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I've made a really primitive spectrophotometer using an RGB LED and a transimpedance amplifier, and I'd like to fine tune it a bit. Most importantly, I was wondering if it was possible to map RGB values to a specific wavelength so that I could graph output voltage values against wavelength values. I found this online tool: Link here, but I'm not sure if it's accurate for an LED. Also, I found that most colors appear uniform with the LED, but mixing equal red and blue is always distinctly red and blue; i.e., it doesn't appear purple. Any suggestions/input?

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  • \$\begingroup\$ What do you mean by "appear...distinctly red and blue"? Are you talking about how your eye perceives the color, or what you measure with the spectrophotometer? \$\endgroup\$ – The Photon Jul 5 '17 at 1:33
  • \$\begingroup\$ @ThePhoton eye perception; all the other colors appear as they're mapped, but when you look at the LED when it's supposed to be emitting "purple" it looks like two LEDs \$\endgroup\$ – Alex Liu Jul 5 '17 at 1:40
  • \$\begingroup\$ You probably need a decent diffuser in front of the LED to 'mix' the colors better. \$\endgroup\$ – brhans Jul 5 '17 at 1:44
  • \$\begingroup\$ What is your goal? Are you making a spectrometer? Or something different? (I can't tell for sure, but from what little I can form from your writing the online tool you linked has no value to you.) \$\endgroup\$ – jonk Jul 5 '17 at 4:24
  • \$\begingroup\$ @jonk yeah I've already built a spectrophotometer which uses an rgb LED, but right now it's purely qualitative; I want to know if there's a way to determine/control the specific wavelength emitted by the LED \$\endgroup\$ – Alex Liu Jul 5 '17 at 4:34
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enter image description here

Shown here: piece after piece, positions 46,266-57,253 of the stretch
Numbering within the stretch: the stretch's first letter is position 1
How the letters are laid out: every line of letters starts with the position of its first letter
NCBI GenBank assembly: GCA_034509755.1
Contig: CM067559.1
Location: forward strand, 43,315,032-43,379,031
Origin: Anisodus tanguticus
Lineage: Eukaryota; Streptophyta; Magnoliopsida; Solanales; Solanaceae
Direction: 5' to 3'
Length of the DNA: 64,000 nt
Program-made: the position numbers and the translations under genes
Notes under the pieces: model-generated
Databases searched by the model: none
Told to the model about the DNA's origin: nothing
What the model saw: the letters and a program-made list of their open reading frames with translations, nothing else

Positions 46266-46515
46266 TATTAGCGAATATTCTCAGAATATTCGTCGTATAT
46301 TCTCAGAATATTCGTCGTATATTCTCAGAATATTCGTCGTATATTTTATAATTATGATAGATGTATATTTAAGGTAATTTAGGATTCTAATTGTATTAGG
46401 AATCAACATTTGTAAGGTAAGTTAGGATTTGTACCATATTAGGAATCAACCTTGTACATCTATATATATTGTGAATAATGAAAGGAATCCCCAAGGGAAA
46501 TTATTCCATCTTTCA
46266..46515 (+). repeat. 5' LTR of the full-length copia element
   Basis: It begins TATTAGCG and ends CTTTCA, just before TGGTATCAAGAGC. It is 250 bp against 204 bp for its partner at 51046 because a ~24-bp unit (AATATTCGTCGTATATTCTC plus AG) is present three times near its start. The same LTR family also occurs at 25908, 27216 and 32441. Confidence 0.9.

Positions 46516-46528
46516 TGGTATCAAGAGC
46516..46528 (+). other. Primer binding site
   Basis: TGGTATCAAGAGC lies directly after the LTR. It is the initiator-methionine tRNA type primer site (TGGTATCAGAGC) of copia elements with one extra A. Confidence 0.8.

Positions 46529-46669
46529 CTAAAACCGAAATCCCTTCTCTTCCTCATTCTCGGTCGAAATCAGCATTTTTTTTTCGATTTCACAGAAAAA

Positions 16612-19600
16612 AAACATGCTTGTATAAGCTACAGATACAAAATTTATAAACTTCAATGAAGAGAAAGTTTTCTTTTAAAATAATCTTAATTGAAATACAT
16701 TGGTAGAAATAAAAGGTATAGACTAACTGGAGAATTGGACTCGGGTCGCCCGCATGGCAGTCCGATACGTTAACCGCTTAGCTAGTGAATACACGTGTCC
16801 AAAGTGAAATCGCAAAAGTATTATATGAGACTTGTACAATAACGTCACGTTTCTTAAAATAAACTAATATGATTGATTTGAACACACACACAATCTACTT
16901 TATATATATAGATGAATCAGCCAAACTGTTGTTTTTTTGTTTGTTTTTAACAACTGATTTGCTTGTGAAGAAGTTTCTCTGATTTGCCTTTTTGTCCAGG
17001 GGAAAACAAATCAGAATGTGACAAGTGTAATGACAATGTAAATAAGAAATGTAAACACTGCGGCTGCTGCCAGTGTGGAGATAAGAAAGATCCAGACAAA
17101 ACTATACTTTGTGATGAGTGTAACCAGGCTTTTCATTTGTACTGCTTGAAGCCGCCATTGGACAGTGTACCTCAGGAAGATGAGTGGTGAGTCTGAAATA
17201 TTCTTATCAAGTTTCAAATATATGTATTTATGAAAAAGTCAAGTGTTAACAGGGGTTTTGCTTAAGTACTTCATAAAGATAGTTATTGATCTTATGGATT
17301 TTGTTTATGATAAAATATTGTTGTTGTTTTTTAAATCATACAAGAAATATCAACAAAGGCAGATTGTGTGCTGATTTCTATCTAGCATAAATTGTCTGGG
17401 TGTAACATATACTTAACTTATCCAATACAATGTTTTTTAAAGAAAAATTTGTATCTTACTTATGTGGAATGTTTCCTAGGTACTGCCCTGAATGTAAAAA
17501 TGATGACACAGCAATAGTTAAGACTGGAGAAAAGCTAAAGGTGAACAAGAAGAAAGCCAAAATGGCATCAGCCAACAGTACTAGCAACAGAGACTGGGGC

Figure 1. Apparent colour mixing when adjusting intensities of RGB LEDs.

We tend to think that by mixing RGB intensities that we can generate any colour or wavelength. This is, in fact, not true. What happens is that due to the way the eye is designed that we have the perception of the new wavelength.

The human eye can distinguish three broad wavelength bands - short, medium and long - with the three different cone types. These sensors correspond roughly to red green and blue.

enter image description here

Figure 2.

The perception of colour is due to the relative signal strength detected by each cone.

Most importantly, I was wondering if it was possible to map RGB values to a specific wavelength so that I could graph output voltage values against wavelength values.

No. The wavelengths emitted by your RGB LED won't change - only their relative intensities. (They might shift slightly due to temperature at higher brightnesses but not as much as your question suggests.)

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  • \$\begingroup\$ In that case, what kind of white LED should I be looking for? Or are high CRI incandescents more well suited for this application? \$\endgroup\$ – Alex Liu Jul 6 '17 at 3:07
  • \$\begingroup\$ White LEDs are either RGB as you've got or are blue with phosphors which fluoresce in a broad spectrum. You can't control their wavelength - just the amplitude. Incandescent bulbs are broad spectrum. "... what kind of white LED should I be looking for?" What are you trying to do? \$\endgroup\$ – Transistor Jul 6 '17 at 6:48
  • \$\begingroup\$ I'm building a spectrometer and I need a light source for a monochromator. \$\endgroup\$ – Alex Liu Jul 6 '17 at 13:57
  • \$\begingroup\$ Well LED's aren't suitable for that. They'll give you peaks at three points in the spectrum and nothing in between. I can't suggest an alternative for a tuneable light frequency other than a broad spectrum light source such as an incandescent lamp and a prism to allow you to select a region of interest. \$\endgroup\$ – Transistor Jul 6 '17 at 16:25
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An RGB LED produces only three frequencies, (in different mixtures) so with an RGB LED as source you can measure at only those three (rather broad) frequency peaks.

So you have a spectrophotometer that produces only three data points per assay, I think "rather primitive" is an understatement,

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